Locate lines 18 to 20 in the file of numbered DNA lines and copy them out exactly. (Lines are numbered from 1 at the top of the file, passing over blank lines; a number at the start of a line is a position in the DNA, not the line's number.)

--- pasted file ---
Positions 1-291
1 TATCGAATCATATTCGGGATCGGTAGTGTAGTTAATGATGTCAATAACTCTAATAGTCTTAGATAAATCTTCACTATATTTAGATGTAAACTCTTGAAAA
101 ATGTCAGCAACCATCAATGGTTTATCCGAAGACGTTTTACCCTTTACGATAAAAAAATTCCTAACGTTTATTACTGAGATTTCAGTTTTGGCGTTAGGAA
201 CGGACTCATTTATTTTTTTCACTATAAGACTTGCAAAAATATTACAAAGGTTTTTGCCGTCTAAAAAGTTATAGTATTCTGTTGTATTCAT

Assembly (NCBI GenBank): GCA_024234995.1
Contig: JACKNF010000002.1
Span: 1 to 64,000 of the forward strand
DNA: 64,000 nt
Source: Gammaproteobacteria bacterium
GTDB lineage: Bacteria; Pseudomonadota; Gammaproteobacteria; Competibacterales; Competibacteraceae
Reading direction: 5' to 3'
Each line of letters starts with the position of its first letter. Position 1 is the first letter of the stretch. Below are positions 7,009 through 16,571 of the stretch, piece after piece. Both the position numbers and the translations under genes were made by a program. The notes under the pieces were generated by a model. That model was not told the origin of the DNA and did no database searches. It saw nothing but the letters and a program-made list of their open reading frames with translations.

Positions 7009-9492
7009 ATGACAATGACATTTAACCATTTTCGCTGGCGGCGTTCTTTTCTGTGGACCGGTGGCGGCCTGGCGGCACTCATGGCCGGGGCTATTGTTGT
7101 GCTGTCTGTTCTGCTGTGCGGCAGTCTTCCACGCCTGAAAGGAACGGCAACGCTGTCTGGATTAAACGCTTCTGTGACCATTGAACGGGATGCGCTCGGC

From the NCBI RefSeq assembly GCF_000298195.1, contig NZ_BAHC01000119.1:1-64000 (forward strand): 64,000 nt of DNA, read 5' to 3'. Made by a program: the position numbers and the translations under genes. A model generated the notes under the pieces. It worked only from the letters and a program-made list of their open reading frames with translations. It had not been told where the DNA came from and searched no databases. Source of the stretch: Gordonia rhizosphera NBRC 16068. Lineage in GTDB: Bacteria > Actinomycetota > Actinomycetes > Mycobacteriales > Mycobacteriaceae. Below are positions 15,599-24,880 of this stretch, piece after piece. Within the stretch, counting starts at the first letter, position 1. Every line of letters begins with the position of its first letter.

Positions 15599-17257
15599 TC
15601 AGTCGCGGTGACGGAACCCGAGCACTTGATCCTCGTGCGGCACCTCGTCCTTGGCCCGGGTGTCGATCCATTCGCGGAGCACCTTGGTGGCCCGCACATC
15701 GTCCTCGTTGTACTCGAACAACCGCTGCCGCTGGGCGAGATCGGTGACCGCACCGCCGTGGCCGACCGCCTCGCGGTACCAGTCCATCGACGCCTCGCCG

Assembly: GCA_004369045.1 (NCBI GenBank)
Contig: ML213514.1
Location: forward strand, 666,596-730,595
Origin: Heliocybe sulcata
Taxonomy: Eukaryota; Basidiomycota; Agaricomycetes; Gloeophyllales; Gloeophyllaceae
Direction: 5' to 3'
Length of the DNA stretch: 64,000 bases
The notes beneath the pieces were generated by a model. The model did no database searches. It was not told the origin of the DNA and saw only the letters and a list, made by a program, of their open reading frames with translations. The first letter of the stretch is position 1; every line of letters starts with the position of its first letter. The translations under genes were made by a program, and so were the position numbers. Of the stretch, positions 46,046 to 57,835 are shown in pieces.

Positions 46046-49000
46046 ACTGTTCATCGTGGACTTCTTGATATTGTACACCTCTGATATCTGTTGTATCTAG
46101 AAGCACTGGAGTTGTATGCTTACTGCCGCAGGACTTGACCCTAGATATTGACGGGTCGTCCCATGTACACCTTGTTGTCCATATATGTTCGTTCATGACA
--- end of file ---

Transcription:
15599 TC
15601 AGTCGCGGTGACGGAACCCGAGCACTTGATCCTCGTGCGGCACCTCGTCCTTGGCCCGGGTGTCGATCCATTCGCGGAGCACCTTGGTGGCCCGCACATC
15701 GTCCTCGTTGTACTCGAACAACCGCTGCCGCTGGGCGAGATCGGTGACCGCACCGCCGTGGCCGACCGCCTCGCGGTACCAGTCCATCGACGCCTCGCCG